11/30/2021 | Press release | Distributed by Public on 11/30/2021 11:36
Over 165,000 square miles of land makes up the Kansas City District, U.S. Army Corps of Engineers and they are rich with American Indian ancestry. We are highlighting this bountiful history to celebrate American Indian Heritage Month and the important part tribes play in the success of the Kansas City District.
The Kansas City District has four federally recognized tribes located within its area of responsibility: the Iowa Tribe of Kansas and Nebraska, Sac and Fox Nation of Missouri in Kansas and Nebraska, Prairie Band Potawatomi Nation and the Kickapoo Tribe in Kansas.
Kansas City District Archeologist and Tribal Liaison Tim Meade said none of these tribes originated in this area. All four tribes moved from the Great Lakes Region around 200 years ago.
According to Vice Chairman of the Iowa Tribe of Kansas and Nebraska Lance Foster, his tribe originated along the Iowa River but settled in what is now northern Kansas and southern Nebraska.
"In 1846 with the Kansas-Nebraska Act drew a line across the reservation and that is how we became known as the very confusingly named Iowa Tribe of Kansas and Nebraska. We were here before Kansas and Nebraska, but the line was drawn across our reservation," Foster said.
Before tribes like the Iowa, there were other tribes that called the area home-examples are the Osage Nation, the Kansa, the Ponca and the Pawnee-and some that were just passing through, like the Shawnee, the Delaware and the Heron.
From being the home to current stationary tribes, the past home for ancestral tribes or a transient place for tribes just passing through, the Kansas City District's rich history helped form partnership between the Corps and native tribes.
"We are required as a federal agency to consult the tribes on our projects with anything that might affect them," Meade said.
The Kansas City District consults with over 50 tribes who have ancestral ties to the area. Some of those conversations are about topics like water resource management issues or erosion prevention projects, and others are about native artifacts found on project sites which is a common occurrence.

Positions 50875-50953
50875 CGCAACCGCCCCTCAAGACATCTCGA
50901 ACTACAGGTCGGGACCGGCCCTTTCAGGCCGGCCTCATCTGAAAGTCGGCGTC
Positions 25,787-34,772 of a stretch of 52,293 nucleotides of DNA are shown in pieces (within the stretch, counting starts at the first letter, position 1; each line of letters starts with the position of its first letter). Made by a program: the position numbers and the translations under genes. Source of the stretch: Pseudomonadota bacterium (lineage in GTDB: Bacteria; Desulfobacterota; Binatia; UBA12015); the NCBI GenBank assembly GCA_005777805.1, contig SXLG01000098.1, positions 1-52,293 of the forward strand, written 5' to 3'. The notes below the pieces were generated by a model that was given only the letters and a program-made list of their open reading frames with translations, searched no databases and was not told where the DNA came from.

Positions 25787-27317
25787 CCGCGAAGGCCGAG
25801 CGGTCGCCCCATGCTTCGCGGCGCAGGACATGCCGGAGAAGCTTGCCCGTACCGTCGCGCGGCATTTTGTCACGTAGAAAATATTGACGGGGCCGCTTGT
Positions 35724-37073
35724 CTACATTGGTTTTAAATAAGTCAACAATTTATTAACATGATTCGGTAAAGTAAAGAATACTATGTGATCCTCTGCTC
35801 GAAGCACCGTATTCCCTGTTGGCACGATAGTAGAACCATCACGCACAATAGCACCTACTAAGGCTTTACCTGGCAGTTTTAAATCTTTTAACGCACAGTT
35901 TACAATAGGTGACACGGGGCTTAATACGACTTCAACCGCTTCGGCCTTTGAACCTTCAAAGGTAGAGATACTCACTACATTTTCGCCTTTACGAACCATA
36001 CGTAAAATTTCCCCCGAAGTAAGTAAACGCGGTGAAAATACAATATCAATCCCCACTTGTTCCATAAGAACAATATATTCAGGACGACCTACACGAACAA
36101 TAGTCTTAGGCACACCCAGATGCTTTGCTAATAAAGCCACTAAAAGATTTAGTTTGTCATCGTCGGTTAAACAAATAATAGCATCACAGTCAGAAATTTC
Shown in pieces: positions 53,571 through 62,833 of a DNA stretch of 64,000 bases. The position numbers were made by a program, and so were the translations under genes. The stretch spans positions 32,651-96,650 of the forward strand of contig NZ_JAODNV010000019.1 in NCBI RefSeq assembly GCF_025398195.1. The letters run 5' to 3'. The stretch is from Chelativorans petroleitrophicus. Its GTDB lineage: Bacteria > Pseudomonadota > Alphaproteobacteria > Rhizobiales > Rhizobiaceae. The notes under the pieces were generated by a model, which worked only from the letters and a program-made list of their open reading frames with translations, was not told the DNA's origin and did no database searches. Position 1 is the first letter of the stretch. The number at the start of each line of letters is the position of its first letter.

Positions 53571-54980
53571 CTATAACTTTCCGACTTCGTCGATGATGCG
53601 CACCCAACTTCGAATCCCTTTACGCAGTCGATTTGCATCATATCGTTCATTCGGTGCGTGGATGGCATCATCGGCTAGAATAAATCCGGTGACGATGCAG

"If you find an artifact, I encourage you to leave it in place and report it to the lake staff and rangers," Meade said. "We are stewards of our past-not just Native American but all archeological and historical resources."
Meade suggested that any artifact, big or small, should be paid the respect it deserves.
If human remains are found, there is a chance they are of native descent. Meade said those findings should be reported to local law enforcement along with lake staff.
"That is about my answer to everything-report it to the lake-because they could make a discovery that is unknown. We have so many lands that aren't surveyed, there could be an important discovery and it could lead to our understanding of the past," Meade said.
To understand the past, the Kansas City District command team and other district employees attend annual meetings with tribal leaders to listen and learn about how they can support tribal partners effectively.
With COVID-19 concerns, the meetings were transitioned to more virtual touch points. This year, Kansas City District Commander Col. Travis Rayfield conducted phone calls with tribal leaders to continue building relationships.
"I'm glad we are still able to meet through virtual touch points to strengthen our tribal relations and establish mutual understanding," Kansas City District Commander Col. Travis Rayfield said. "I look forward to maintaining communications, working together and experiencing the difference these partnerships will make."
Meade said the relationships with the tribes are getting better through new directives every day, and Foster thinks the personal relationships the Iowa Tribe of Kansas and Nebraska has made with the Corps are pivotal to moving forward.
"I think the key is always people. The fact that we have an event or two every year where we have personal contact [with the District] and to be able to visit with Tim, visit with the commanders… that's been key in creating and sustaining that partnership," Foster said.
With the rich history inside the district's boundaries, Foster hopes people seek the desire to celebrate American Indian Heritage by learning.
"Know something about the native history of the place you live because every place had a tribe there [at one point in time]," Foster said. "Native Americans are all around you and there is a lot of variation… we are not a race, we are 500+ nations with our own histories."